In a press release today, I read a most interesting thing about the long-running mega music marathon known as Lollapalooza. Founded in 1997 by Perry Farrell to say good-bye to the legend of Jane’s Addiction, the tour stalled out on the national level to be revived in a format similar to Bonnaroo, Coachella and this year’s Outside Lands Festival in San Francisco. While not a multi-day festival like these, the Bridge School Benefit has been doing much the same at the Shoreline Amphitheater for more than 20 years now.
Of course, the most frustrating portion of these festivals is the opportunity to see a wide variety and assortment of acts, and then never hearing their music or their collaborations again. In recent years, Bridge School has started recording and releasing acts by the artists, but it seems to me that in this day of high quality live recording and digital distribution, it shouldn’t be that difficult to release an entire live set from one of these festivals a few days after it ends.
For the charitable festivals (Outside Lands/Bridge School), this can increase the revenue poured into the cause, and for artist-centered festivals, it can help increase their revenue from the show. But really, it’s the unique collaborations that happen on stage between dissimilar artists that are usually the highlights of these shows. Tom Waits performing with the Kronos Quartet at Bridge School, Tom Petty sharing the stage with Neil Young. These are musical moments that are incredibly memorable to the audience (“Man, you should have been there when X and Z performed together!”) but retaining the way it sounded in your mind is much more difficult over time.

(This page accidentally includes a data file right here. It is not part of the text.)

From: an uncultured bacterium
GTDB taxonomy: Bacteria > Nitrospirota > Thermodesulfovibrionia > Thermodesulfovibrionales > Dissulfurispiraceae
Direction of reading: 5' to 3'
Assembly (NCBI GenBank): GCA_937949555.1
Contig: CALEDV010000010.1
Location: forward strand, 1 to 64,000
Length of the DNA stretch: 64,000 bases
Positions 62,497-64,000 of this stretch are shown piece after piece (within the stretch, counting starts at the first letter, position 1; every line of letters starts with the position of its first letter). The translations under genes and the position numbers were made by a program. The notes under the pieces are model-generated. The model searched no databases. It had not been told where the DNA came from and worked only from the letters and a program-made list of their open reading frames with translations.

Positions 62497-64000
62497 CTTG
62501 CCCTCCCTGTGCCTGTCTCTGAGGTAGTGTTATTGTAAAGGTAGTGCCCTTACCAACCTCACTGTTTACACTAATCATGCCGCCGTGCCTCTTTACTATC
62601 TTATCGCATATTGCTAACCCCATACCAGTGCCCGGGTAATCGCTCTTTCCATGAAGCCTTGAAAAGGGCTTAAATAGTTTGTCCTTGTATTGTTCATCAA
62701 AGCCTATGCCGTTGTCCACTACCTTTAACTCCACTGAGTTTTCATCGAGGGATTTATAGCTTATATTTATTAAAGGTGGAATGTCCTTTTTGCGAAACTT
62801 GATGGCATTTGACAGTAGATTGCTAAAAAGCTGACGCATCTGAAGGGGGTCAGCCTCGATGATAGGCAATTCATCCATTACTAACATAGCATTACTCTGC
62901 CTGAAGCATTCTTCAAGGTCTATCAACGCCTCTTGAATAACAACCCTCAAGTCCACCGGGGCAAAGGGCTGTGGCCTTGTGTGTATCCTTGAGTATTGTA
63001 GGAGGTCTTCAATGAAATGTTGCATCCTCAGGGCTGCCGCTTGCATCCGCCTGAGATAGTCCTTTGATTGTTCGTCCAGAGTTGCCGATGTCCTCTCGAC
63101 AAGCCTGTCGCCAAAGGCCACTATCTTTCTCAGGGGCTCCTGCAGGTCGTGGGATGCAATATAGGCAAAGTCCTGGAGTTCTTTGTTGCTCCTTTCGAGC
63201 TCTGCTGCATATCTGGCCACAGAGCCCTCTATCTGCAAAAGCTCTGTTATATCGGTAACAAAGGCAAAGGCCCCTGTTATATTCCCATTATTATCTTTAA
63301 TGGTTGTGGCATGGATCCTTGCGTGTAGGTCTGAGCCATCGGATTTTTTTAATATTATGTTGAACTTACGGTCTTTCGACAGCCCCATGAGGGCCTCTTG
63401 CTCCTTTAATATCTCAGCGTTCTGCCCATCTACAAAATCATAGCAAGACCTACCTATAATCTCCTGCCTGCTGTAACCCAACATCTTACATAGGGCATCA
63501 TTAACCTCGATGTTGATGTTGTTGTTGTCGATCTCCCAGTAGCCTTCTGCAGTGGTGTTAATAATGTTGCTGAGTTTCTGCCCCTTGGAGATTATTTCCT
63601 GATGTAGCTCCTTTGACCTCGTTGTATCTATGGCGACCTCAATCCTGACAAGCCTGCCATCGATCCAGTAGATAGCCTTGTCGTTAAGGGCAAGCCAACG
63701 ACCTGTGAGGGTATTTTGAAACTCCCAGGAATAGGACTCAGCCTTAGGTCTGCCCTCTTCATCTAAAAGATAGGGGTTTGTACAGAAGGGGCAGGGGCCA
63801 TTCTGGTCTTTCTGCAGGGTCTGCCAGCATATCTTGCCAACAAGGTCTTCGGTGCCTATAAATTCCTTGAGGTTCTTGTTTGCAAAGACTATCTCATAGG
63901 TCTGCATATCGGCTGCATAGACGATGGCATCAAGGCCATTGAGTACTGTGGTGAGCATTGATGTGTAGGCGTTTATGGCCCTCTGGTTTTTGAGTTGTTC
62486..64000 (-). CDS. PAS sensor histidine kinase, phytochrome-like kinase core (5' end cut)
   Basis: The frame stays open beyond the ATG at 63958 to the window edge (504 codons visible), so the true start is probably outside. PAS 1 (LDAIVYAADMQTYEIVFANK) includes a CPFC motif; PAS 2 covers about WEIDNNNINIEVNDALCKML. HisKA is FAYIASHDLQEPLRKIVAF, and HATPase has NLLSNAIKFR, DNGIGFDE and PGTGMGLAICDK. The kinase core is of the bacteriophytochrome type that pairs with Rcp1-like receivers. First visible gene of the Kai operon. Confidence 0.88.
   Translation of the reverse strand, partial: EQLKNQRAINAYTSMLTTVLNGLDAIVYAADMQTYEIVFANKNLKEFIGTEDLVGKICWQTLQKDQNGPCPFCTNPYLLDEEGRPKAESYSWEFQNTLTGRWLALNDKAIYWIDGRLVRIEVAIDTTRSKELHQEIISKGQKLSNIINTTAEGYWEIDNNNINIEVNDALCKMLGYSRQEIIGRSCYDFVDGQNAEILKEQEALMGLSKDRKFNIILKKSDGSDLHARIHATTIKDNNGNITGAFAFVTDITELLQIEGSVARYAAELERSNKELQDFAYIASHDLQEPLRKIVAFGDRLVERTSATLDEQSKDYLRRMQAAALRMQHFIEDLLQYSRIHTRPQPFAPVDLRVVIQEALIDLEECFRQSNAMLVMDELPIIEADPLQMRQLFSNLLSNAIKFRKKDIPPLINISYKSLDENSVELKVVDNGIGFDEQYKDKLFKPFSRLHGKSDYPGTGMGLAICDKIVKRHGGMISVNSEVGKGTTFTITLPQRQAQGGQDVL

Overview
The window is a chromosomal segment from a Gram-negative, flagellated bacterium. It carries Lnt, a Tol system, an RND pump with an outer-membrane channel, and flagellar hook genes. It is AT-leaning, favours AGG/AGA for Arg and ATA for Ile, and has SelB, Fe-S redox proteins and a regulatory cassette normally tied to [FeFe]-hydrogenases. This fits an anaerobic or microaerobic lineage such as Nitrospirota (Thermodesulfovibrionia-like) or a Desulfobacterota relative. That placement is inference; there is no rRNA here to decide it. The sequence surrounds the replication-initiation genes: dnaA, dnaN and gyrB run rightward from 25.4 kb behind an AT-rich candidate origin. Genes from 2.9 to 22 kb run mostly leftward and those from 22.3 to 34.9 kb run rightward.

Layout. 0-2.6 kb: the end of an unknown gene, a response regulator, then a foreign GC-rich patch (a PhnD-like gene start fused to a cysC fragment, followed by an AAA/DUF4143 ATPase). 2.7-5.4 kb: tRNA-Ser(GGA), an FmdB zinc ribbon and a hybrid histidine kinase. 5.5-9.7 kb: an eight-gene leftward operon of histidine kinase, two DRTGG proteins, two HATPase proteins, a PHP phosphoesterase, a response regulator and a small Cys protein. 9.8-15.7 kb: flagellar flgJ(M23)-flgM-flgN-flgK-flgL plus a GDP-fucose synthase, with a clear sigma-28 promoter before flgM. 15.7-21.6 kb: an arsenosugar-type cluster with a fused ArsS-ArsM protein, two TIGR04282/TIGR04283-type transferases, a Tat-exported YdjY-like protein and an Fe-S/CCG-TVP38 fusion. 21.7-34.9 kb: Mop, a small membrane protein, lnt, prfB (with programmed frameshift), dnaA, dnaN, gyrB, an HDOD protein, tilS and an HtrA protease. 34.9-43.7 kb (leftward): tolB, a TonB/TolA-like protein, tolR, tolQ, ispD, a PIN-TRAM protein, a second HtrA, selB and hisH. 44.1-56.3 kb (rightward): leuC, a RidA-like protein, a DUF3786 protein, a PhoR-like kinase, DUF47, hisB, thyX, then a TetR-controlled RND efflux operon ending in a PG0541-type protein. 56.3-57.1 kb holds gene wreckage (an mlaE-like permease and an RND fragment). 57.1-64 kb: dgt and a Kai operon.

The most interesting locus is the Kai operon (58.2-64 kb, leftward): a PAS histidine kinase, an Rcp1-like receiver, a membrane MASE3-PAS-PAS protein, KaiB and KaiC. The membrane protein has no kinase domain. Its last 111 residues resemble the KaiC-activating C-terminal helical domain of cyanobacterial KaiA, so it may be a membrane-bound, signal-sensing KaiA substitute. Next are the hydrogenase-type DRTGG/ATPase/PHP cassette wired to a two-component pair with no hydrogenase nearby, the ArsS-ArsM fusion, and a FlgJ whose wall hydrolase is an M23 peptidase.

Now, with the line-up at this year’s Lollapalooza, featuring distribution revolutionaries Nine Inch Nails and Radiohead, odd couple Gnarls Barkley, Bloc Party, Broken Social Scene, G. Love and Special Sauce and the rapidly diversifying Kanye West, the potential combinations are endless. How about Trent and Thom settling their digital download dispute through a mash-up of “Hurt” and “Idioteque?” Or Kanye and Barkley going “Crazy” over “Diamonds From Sierra Leone?”
Well, in an idea that sounds like it came straight from the MixMatchMusic garage, Farrell has announced that he will be attempting to collaborate with the Empire that is Apple and iTunes to release iTunes-only music from the festival in digital formats that could include on-stage collaborations followed up with studio releases of those collaborations for download. Whether Farrell is actually focusing on the release of the live performances isn’t too clear, but he talks openly about his idea of having bands who have performed on stage together at the concert working through the internet and various worldwide recording studios to put the songs together in a more polished format.
The talk of all of these artists coming together in music in some way gets my pulse racing. One can only hope now that Farrell doesn’t stop short. Sure, the idea of studio versions of these collaborations is very cool, but he should well know that with a festival like this, fans would love to get their hands on copies of the entire live set, and will certainly want to download the various combinations of these artists. All that’s left is to let Radiohead and Nine Inch Nails debate over which file format the songs should be available in to download.